To avoid damaging the surface covered in sap, AWAYS test removal agents on an inconspicuous area first. Only when that area has been treated successfully should you proceed to a larger area. Always wear gloves and use precautions when using any type of chemical.
Note: When removing sap from a vehicle, the goal is to use the least amount of pressure possible to reduce the risk of scratching the paint. After the sap is removed, treated areas should always be buffed with a high quality polish or re-waxed in order to clean up any marks created during removal. As always, test the method in an inconspicuous place before applying to a broader area.
To remove the tree sap from your vehicle's surface, use finger nail polish remover on a cotton ball. After removing the sap, make a paste from water and baking soda to wash the affected area, then polish or apply wax.
Another method to remove sap from your vehicle is to use mineral spirits or denatured alcohol (also removes tar). Use a soft towel or wash cloth dampened with mineral spirits. After removal, wash the car and apply polish/wax to the affected area.
WD-40. Spray some on the sap, let it sit for a while and wipe off with a soft cloth. Repeat if necessary then wash, polish/wax as usual.
Buff the affected area with lard or bacon grease and wipe clean with a soft cloth diaper or terrycloth towel. Wash and polish/wax and usual.
Make a paste out of baking soda and water and cover the affected area. Wipe clean with a soft, damp cloth.
Applying mayonnaise to the area is also said to remove tree sap.
Another technique is to use citrus-based solvents and children's molding clay. Apply a small amount of the solvent and rub with the clay. It is abrasive enough to scrub off the sap (which has been broken down by the solvent) without damaging the paint.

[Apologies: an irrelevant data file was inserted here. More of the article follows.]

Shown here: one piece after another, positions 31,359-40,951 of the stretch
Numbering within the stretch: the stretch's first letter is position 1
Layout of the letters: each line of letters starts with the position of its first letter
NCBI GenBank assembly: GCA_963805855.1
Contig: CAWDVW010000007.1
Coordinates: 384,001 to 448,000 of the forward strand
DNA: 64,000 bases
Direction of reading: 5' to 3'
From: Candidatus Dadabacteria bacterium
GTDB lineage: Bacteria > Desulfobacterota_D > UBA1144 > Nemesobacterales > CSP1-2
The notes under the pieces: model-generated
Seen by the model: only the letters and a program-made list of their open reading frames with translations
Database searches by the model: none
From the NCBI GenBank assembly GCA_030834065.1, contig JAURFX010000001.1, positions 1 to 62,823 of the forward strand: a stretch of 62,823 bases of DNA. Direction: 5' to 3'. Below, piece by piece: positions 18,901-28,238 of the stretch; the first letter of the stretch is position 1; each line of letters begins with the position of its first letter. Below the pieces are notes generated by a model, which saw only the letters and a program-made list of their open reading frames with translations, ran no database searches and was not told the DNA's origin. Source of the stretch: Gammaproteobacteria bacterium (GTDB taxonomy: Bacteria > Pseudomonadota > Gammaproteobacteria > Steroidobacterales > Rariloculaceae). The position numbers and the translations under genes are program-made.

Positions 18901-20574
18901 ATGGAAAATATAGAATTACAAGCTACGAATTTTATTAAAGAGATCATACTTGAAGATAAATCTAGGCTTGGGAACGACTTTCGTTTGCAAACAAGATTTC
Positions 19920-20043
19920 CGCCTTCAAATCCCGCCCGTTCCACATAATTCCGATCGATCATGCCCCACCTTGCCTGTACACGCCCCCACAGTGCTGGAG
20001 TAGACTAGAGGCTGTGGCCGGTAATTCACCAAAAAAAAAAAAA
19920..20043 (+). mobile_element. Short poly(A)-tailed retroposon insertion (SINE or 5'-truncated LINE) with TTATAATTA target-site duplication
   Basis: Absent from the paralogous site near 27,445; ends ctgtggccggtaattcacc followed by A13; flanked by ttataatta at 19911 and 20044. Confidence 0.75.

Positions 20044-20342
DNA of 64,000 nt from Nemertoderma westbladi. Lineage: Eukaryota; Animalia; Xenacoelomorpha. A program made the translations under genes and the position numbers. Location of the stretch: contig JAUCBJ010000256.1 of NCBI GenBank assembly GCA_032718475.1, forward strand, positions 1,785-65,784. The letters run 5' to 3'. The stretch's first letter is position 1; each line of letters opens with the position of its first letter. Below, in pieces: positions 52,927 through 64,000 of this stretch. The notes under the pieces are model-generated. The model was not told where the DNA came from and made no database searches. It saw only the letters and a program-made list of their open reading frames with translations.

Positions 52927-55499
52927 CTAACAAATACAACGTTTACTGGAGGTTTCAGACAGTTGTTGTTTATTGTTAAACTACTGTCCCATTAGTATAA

Apply to the skin with a soft damp cloth, then rinse with warm, soapy water.
Hair is one of the hardest things to remove tree sap from, but the task can be made somewhat easier if the sap is still soft. Short of getting yourself a new haircut, try the following:
Creamy peanut better (the oilier the better). Apply it liberally to the hair and soften it using a hair dryer on the lowest setting (careful to avoid burning the skin). Let the softened peanut butter sit for a few minutes before combing it through the hair with a large-toothed comb. Shampoo and rinse with warm water. If you can't stand peanut butter, substitute mayonnaise.
About The Author: Ellen Brown is an environmental writer and photographer and the owner of Sustainable Media, an environmental media company that specializes in helping businesses and organizations promote eco-friendly products and services. Contact her on the web at http://www.sustainable-media.com
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I should of taken before and after pictures our pickup was cover hood and roof with cottonwood tree buds which are covered in pitch, I use a bit of butter on a little spot and unreal how it worked, so I did the whole affected area and it all come off unreal the whole hood and roof took about 1/4 pound of butter (not much considering the area) after washing the truck and very happy with the results
thanks so much for the idea.
By (Guest Post)12/04/2008
Butter! Use butter.....works wonders!
By JANE (Guest Post)12/01/2008
I had tree sap in my hair and got online and found out about using off. The bug repelent. It works great. We have a yard full of pine trees. I use it on everything that gets pine sap on it.
By (Guest Post)12/01/2008
Use damp fabric softener sheet to remove sap from your windshield and car. Cathy from MA
By Jimmie (Guest Post)12/01/2008
My niece had tree sap in her hair and she was about to be in a pagent. It was awful. Our family talked to some older people and they said to use mayonnaise. Worked like a charm. She did not win the pagent but atleast her hair was shiny and clean.
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